Updated: Aug 9, 2019
Summer and happiness. What could be a more natural fit than the freedom of summer and the feeling of happiness? These two words are meant for each other. Unfortunately, for those of us with bills to pay, summer can mean hustle and stress like any other time of year. Perhaps even a bit more grumpiness because we really want to be out enjoying summer like a little kid. (Can I have another popsicle? And where did I put my pool floatie?).
Fortunately, there are steps we can take to boost our happiness even while adulting. Continue reading to learn a proven way to increase life satisfaction, 365 days of the year.
Today's study is from the journal HortScience. "The Influence of Gardening Activities on Consumer Perceptions of Life Satisfaction". In this study, authors, Waliczek, Zajicek, and Lineberger examined how gardening impacts levels of life satisfaction. They used a popular survey tool created in 1961 that is considered scientifically valid because it provides consistent results across many different groups and types of studies. This survey tool, the Life Satisfaction Index, measures psychological well-being.
The survey measures well-being in areas such as “zest for life, resolution and fortitude, congruence between desired goals and achieved goals, physical, psychological, and social self-concept, and optimism” (Waliczek, Zajicek, and Lineberger, 2005).
Zest for life is the capacity to feel invigorated. To feel ready to go, enthusiastic, and brimming with force (Roy Chowdhury, 2019).
Resolution and fortitude means taking personal responsibility for things happening in your life.
Congruence between desired and achieve goals is feeling that goals have been accomplished.
Physical, psychological, and social self concept refers to a person's perception of themselves. Feeling confident about your appearance and physical condition. Feeling important and feeling you add value to others’ lives.
Optimism is a measure of how happy, hopeful, and confident you are about the future.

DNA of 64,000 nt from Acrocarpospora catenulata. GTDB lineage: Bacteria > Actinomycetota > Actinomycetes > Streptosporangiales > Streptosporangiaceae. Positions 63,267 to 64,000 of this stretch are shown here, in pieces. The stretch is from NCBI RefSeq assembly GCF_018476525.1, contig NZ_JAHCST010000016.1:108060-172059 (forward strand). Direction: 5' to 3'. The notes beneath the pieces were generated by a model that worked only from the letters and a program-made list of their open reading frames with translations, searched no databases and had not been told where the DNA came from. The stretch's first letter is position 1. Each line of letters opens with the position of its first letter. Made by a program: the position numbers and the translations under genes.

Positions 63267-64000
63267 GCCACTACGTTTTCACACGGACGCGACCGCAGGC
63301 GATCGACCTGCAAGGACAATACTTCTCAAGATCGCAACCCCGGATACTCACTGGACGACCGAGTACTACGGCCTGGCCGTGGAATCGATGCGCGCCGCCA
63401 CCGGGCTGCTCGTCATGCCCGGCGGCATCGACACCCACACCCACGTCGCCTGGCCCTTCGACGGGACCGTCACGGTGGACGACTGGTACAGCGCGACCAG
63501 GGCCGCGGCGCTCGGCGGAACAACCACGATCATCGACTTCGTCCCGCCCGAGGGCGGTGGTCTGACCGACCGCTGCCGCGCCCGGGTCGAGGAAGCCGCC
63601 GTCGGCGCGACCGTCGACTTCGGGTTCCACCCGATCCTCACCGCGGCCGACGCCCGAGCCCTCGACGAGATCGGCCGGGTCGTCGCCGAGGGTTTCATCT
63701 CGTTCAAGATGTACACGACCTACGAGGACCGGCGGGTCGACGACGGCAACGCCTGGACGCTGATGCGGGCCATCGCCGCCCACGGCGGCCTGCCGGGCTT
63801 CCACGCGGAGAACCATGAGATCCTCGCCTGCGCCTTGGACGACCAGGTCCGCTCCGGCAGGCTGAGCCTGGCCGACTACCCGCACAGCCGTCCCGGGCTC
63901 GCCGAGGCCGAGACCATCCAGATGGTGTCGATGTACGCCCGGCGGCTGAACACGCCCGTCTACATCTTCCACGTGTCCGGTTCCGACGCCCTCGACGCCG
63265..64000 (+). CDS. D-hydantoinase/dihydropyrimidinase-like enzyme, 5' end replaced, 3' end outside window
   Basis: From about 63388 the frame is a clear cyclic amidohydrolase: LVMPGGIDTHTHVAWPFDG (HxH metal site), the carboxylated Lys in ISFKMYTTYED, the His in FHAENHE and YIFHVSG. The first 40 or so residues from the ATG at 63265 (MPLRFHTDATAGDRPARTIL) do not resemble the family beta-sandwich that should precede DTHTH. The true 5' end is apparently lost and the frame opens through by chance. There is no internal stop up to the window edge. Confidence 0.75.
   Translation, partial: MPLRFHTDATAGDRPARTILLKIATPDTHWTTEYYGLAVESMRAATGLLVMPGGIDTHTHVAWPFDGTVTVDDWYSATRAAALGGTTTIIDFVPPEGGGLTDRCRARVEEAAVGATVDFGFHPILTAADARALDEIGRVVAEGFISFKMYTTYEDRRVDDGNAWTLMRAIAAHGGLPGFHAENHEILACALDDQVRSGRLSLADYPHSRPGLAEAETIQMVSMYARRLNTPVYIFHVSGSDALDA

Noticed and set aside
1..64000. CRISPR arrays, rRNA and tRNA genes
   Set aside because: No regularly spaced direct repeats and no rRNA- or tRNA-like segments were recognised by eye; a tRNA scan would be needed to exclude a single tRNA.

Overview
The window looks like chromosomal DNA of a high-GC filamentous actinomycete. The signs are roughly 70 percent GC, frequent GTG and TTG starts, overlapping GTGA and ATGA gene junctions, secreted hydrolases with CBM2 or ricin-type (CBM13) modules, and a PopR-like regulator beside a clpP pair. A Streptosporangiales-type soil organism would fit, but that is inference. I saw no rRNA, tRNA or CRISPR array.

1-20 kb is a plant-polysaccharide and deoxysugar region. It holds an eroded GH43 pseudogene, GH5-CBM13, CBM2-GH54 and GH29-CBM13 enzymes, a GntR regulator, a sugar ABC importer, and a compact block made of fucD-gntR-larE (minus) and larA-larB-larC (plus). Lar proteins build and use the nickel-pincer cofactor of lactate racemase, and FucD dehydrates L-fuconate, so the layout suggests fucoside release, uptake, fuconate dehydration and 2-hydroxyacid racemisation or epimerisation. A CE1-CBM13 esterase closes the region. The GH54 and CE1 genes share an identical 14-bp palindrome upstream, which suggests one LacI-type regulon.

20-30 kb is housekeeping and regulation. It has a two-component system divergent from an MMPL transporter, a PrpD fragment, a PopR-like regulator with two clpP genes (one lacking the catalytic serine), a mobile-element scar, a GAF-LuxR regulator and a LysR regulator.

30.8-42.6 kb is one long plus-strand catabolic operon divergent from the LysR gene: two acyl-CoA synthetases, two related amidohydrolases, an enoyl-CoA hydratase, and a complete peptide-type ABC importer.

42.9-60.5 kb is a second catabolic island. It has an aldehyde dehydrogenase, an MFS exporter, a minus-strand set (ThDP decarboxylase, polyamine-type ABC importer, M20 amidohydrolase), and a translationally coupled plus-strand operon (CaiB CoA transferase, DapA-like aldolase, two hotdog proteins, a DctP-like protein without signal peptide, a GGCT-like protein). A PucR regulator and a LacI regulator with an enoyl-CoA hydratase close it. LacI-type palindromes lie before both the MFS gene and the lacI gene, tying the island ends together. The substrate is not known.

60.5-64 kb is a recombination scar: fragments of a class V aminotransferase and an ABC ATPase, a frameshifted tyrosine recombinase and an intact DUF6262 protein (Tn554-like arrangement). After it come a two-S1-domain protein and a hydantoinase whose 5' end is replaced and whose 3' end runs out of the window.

The researchers examined life satisfaction by collecting surveys from 443 people. 220 of the surveys were completed by gardeners and 223 by people who do not garden. They found statistically significant differences when comparing the scores of gardeners to nongardeners.
Gardeners had more positive results on 20% of the life satisfaction statements.
People who garden were more likely to agree with the statement: I have energy for everyday life.
Gardeners reported a higher level of physical activity.
Gardeners rated their health as very good to excellent more frequently than nongardeners.
Gardeners were more likely to answer positively to zest for life and optimism statements.
Contrarily, nongardners agreed with the statements “This is the dreariest time of my life” and “Most of the things I do are boring and monotonous” more frequently than gardeners.
Gardening can help improve your overall level of life satisfaction and happiness. Even when you are not performing a gardening exercise. It's important to note that the surveys were not given to people deliberately placed in a beautiful garden. People took the surveys on a normal day while going about their everyday, normal lives.
The effects of gardening blend into the way we go about life.